Saturday, October 26, 2019

Violence Voyager Review: Oh, Japan That's F'd Up

It's almost Halloween and we thought there would be a lot more horror movies going straight to demand this October. There really wasn't. But, then we were happy to see one we've been waiting for finally hit the market, but it's more than horror, it's pure Japanese WTF-erey in Violence Voyager.

Let's look at the trailer and yes, those are anime characters you've heard before. They got anime voice actors who've been in a number of other things.

WTF did we just watch, we pondered. We saw the trailer, but it couldn't prepare us for what happened. A totally weird story that has a definite Japanese sense of story and style. Oh, and a mad man turning children into a weird theme park in the mountains. Japan!

Meet Bobby, an American boy going to school in Japan. His best friend is Akun. And for fun this weekend they plan to cross the mountain to visit the neighboring village to meet their third best friend. They find a hidden theme park with the theme of an alien invasion. What starts of as fun adventure in the woods with very little parental oversight becomes a nightmare on par with 80's anime with little to no oversight.

Horrible, horrible things happen in Violence Voyager. Did someone say acid and weird transformation body horror? Pigeon milk, perhaps? Oh, it's here. And it stays on it and it's gross. Like a car wreck, you can't look away. You want to know what awful thing is to befall Bobby next.

Without getting to into, though the trailer spells it out, Bobby and Akun need to rescue a girl and get out of their or their dead or worse. And there's the worse than dead in this.

It's a truly weird story, but at the same time. The logic and weirdness, jokes and what have you feel totally Japanese. If you've ever watched some Japanese anime or films, you'll be like, "Oh, yeah, the story could only go this way with the Japanese sense of friendship and loyalty." The awful parenting, the elementary age children acting like teenagers, the one-off you'll not understand, because your too young midboss death; it's Japanese in it's core.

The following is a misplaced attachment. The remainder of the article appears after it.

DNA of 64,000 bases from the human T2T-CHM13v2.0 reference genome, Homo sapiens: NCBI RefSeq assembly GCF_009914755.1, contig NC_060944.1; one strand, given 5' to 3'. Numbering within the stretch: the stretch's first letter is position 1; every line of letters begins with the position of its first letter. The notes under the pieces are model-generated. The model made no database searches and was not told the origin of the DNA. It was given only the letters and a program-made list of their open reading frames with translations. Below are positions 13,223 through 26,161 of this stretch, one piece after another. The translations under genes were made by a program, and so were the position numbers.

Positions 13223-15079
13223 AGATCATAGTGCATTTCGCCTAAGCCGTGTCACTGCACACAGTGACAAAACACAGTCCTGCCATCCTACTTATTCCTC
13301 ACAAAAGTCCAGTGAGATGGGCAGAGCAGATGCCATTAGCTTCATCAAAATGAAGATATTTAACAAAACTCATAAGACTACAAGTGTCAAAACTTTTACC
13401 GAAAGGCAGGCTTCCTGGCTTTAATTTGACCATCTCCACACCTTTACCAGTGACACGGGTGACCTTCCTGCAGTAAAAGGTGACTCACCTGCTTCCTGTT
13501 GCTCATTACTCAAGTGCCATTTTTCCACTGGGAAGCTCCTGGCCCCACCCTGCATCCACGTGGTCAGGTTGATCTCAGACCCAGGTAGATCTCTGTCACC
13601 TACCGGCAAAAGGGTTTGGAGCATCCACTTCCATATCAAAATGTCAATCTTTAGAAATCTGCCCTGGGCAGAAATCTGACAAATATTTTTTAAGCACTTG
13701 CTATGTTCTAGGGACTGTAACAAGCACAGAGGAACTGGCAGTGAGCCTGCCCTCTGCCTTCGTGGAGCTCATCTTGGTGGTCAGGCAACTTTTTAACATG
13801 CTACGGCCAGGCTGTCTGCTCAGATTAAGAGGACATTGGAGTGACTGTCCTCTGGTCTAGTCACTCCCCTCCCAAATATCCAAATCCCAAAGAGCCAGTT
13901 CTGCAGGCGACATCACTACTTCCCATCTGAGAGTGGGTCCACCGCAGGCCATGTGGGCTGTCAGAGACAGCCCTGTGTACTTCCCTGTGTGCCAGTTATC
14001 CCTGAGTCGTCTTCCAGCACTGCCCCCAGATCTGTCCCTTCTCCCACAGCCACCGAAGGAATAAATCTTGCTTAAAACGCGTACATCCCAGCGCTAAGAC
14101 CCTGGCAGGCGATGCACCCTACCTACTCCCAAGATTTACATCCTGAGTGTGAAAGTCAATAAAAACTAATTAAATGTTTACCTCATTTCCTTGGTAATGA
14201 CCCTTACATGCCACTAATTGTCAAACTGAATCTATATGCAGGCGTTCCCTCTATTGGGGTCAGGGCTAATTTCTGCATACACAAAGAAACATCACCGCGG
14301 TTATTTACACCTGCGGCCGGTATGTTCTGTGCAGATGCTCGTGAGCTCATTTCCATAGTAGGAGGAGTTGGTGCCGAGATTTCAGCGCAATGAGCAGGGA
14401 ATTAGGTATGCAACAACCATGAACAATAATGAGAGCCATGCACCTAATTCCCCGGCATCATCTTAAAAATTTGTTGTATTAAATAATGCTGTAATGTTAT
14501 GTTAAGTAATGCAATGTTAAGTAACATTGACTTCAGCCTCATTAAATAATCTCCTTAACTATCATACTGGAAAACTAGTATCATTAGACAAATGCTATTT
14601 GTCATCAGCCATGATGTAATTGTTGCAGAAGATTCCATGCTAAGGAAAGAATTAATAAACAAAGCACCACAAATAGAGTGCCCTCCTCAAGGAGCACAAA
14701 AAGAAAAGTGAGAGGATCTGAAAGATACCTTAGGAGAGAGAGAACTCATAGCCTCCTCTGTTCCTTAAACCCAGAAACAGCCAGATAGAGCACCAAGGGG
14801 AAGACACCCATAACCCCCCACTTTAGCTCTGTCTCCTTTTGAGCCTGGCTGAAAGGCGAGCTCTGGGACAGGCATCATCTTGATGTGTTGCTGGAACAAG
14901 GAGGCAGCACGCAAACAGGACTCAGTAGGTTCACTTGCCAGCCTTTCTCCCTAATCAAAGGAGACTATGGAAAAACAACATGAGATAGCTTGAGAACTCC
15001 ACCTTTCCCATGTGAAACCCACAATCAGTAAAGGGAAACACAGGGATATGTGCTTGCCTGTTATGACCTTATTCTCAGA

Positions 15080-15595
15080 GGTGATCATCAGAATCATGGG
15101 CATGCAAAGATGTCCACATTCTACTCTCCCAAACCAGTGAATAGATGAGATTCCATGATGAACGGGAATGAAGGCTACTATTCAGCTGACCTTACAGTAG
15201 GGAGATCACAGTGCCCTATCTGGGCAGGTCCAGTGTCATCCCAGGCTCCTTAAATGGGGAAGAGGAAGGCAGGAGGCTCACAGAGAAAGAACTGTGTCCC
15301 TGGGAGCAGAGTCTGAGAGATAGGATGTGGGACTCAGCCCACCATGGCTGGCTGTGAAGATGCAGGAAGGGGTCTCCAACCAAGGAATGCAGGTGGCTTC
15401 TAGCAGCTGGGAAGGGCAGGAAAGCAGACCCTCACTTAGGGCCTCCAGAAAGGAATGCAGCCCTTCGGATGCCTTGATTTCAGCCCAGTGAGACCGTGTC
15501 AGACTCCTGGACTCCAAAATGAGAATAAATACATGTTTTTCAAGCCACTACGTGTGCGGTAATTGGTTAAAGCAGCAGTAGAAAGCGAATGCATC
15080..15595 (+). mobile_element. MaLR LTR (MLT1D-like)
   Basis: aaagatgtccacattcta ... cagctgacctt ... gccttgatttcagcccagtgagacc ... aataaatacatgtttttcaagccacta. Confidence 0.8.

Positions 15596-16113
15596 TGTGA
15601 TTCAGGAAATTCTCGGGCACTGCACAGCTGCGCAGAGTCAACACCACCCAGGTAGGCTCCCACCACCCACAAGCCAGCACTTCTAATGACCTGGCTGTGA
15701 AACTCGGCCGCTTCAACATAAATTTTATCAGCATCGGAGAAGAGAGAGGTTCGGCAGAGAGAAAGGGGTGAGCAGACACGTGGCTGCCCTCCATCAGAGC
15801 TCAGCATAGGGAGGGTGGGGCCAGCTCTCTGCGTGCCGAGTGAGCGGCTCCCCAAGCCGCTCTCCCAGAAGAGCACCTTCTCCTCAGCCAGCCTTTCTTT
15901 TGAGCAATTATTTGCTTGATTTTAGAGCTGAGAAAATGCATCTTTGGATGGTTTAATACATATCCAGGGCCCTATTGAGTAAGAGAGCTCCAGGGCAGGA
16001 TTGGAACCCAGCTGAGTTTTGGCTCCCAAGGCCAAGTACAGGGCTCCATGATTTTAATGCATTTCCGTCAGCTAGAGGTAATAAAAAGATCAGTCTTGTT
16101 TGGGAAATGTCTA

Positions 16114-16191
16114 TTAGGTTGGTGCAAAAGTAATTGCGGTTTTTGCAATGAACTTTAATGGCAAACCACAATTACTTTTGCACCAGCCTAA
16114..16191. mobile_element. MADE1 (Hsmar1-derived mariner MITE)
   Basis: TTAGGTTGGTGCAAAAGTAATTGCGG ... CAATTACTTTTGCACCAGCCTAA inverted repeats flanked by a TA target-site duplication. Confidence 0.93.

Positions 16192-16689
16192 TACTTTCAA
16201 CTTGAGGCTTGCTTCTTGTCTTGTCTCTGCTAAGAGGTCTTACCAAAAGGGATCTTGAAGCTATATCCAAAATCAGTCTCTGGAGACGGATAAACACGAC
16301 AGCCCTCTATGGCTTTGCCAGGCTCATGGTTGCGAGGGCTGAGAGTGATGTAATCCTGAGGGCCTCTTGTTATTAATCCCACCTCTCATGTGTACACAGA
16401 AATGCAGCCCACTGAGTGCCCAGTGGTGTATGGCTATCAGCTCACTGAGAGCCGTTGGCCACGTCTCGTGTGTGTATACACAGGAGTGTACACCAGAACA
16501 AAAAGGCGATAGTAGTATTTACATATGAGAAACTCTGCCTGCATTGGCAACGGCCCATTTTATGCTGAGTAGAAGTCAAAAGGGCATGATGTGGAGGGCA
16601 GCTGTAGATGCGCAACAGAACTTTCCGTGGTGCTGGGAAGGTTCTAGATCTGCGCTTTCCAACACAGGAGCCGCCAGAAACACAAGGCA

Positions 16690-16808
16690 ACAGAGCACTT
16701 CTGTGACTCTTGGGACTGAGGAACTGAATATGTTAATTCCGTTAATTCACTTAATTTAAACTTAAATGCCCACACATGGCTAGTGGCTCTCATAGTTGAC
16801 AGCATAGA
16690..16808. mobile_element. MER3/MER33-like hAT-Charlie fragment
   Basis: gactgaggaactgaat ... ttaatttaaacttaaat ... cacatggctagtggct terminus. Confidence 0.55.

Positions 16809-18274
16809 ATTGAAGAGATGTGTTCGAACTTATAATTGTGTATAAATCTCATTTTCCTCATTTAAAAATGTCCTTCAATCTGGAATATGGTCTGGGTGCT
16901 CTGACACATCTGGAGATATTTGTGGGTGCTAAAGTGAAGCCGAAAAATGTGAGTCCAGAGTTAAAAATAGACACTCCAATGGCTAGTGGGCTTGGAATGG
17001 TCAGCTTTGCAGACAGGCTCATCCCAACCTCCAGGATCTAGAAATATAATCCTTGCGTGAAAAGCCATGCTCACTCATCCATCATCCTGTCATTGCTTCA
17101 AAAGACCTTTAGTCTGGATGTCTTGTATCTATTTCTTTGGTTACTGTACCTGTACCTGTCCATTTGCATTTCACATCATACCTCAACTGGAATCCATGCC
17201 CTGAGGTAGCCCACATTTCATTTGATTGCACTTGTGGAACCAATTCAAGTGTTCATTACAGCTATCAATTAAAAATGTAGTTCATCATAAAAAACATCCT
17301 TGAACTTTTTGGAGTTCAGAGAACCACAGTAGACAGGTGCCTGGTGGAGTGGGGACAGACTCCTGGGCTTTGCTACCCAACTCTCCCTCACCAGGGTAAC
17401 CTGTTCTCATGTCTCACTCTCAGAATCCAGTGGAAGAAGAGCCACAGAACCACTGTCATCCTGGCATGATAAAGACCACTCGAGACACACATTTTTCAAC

Now, is it anime? The style here is limited animation with cut-outs. And they hardly move and no ones mouth does. It didn't deter the film. It seemed like that was the only way it could be made. It adds a layer of strangeness. And a layer of, "What the Hell are you watching?" The look is fine, just don't go in expecting real animation. It's done by seemingly one man, the director and writer, Ujicha. We're assuming it's an alias, so he doesn't get committed to an asylum.

We wouldn't say this is a pick for Halloween, unless you want something messed up playing in the background of your party. Not a party for children, mind you, but adults. It is a horror movie, but also a Japanese WTF film, which is a subsection of films now. For those who like those kind of films come on board. Your friends who are watching in on the couch during said Halloween party, while people are mingling will need to be high. And then they might go, "I must be really high, because this movie is f'd up!"

Violence Voyager is available on Amazon, DirecTV, FlixFling, VImeo on Demand, Vudu, FANDANGO and AT&T.

Screening link provided by publisher for review purposes.